[:lutfij:2]well, you just gave me the benefit of doubt as you just skimmed through the sticky.

It actually details out the way you can setup a loop.

if you got one loop to regulate(not power) your components temps, you'll notice that the temps of the cpu doesn't drop much even if you have a tri sli setup. Watercooling mainly sees a person drop his load temps by nearly half, regardless of having 2 or 3 cards in the mix. ofc you'd need to calc the TDP of your components to get the right rad for the job.

having two loops will mean having one handle the cpu and the other, the gpu. however if your getting one kit(depends on the kit pricing) for only one cpu - its just a lost venture. This wouldn't be the case if you had an EVGA SRx/2/3 board with two xeons and having a bunch of cards to go on.

if you have the TDP calc and the hardware selection done right, you can have all your components run in one loop and be done with it.

^ all of this was answered in the sticky
Quote:
Um actually you can by explaining it...
and a google search will even give you the up(and down)side of having a single/dual and/or parallel/serial loop.

btw your initial post seemed like a troll post because its troll who post "title says it all...snip snip" and by this I mean mods can have the post delete if they choose to.

I appreciate you answering my questions finally, but don't appreciate you misqouting me as if nor I or anyone else can simply read the initial post.
I say "Title pretty much sums it up. " and then continue onto elaborate just incase anyone wanted me too with "What consists of a single loop, and what consists of a dual loop?
Can you get triple loops etc?"

Btw could you link me to the part in the sticky where it "details out the way you can setup a loop.", or just give me the title of that section so I can Ctrl + F it.
If not, then thanks for your input thus far.
a c 78 K Overclocking
July 29, 2012 11:08:43 PM

sorry too lazy to help another lazy bloke :) 
cheers.
July 29, 2012 11:44:50 PM

Lutfij said:
sorry too lazy to help another lazy bloke :) 
cheers.

You backed out of that one and the mis-quote quite well.
a c 294 K Overclocking
July 30, 2012 12:00:00 AM

Enough with the insults.
a c 324 K Overclocking
July 30, 2012 1:46:36 PM

Radikulram-

This is discussed in the sticky, and not only within one section. There is a lot of information that is listed and discussed as well as linked to other threads that helps explain this.

Yes, you can have as many loops as you wish, but why? A good single loop will perform as good as a double loop without the additional setup and maintenance of more than one loop.

Quote:
1.1
"Another short answer; in almost every case, no. Having two dedicated loops that are completely segregated not only requires a pump for each, they also lack the overall cooling potential of the total radiators being implemented."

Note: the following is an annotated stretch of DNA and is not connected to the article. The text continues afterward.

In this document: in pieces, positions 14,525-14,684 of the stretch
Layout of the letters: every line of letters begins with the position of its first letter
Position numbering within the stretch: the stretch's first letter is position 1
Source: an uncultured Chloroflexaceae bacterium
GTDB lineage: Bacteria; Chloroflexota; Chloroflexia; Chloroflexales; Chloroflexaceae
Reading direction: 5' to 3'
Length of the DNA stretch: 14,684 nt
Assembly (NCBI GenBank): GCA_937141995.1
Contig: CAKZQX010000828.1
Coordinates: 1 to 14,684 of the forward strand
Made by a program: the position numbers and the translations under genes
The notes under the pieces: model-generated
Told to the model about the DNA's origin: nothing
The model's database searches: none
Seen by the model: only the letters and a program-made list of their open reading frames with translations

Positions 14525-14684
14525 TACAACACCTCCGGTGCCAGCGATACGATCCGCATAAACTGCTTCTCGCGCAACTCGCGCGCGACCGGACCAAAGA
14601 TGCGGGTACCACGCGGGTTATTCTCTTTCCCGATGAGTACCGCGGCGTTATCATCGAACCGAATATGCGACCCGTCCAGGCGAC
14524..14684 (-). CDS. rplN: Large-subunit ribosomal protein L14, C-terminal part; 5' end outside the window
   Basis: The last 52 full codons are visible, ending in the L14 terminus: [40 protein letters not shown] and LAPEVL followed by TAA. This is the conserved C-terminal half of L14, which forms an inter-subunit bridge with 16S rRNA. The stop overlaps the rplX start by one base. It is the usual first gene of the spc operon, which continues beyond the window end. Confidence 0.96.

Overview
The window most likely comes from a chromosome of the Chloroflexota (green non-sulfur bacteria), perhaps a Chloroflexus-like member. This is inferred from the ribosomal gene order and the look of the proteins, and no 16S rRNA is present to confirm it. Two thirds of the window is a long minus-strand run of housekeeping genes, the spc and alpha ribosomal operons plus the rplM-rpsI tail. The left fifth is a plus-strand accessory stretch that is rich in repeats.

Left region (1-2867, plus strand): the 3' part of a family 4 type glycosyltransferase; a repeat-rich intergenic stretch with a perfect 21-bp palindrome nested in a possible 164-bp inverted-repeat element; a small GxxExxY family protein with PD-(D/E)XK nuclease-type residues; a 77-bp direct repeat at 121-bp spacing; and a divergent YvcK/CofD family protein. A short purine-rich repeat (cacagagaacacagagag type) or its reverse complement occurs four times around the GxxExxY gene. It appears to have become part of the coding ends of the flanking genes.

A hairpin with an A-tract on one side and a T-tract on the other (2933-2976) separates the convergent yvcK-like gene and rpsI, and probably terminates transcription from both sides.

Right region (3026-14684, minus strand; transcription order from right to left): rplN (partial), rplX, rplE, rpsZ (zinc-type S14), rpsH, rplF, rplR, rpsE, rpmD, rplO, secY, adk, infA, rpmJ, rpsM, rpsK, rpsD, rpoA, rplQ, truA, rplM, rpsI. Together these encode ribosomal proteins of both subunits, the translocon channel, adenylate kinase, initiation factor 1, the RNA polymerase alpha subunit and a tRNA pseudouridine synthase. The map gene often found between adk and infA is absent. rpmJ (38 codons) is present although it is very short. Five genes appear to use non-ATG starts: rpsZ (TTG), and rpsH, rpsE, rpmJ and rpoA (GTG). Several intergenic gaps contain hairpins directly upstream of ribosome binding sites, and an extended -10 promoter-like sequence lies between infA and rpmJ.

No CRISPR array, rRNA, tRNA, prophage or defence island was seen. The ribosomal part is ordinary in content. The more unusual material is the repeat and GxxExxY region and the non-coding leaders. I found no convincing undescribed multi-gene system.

-What I got from the above is that a WC kit for the CPU is also called a loop. That makes 1 one loop onto one component on one motherboard, correct?
Meaning if I cool my GPU with a tube leading from my CPU to GPU that's still one whole loop.
But when does it become two loops?
When they share none of the hardware? When they share some of the hardware, like radiator/reservoir but not pump?


Two loops means that there are 2 completely segregated loops of water cooling separate components. None of the water from either loop contacts the other loop.


Quote:
1.2
"If you were to comprise two setups- one single loop, one dual loop, and use the exact same watercooling hardware, you'd find that the single loop (even if using both pumps) would cool better due to the combined dissipation potential of the radiators from the dual loop setup."

-But surely if I was to purchase a wc kit just strong enough to power my cpu loop, and brought a separate kit just strong enough to power 4 GPU's, I'll be able to maximise the cooling potential of both kits.

The above example (1.2) states that if I used two copies of one kit, the kit being strong enough to handle CPU + GPU.
If I was to use this kit on just the GPU, I wont be making use of all of it, but if I have two different loops and used all of my kits potential for the loop it was built for, it wouldn't make a difference.


You are missing the point. If you bought components to cool a CPU only loop as well as the components for a 4x GPU only loop, you'd get better cooling potential if you ran all these components together and not separately because you'd also have the additional pump and radiator from the CPU loop to also help cool the GPUs. This says nothing about using the same hardware to cool a CPU and GPU...its meaning using the same hardware that would comprise separate CPU only and GPU only loops and comparing in that way. You aren't going to find a 'kit' that is going to apply for GPU cooling, you will have to decide what is needed for those. Kits typically only exist for a CPU only loop.

Quote:
1.3
"You would be able to take advantage of the extra radiator space from the dual loop's CPU loop to help cool the GPUs when running a single, overall loop."

What if I brought a radiator that can handle my CPU well, but only handle my CPU.
And another radiator that can handle 4 GPU's, but handle them well.

Do these differences in the equation give me an advantage or disadvantage in performance?


This would be what you would want to do in any situation, and you aren't often going to find a single radiator to handle 4x high-end GPUs; you will likely need more than 1. How do you determine what you need? This is covered in the watercooling sticky with great detail.
!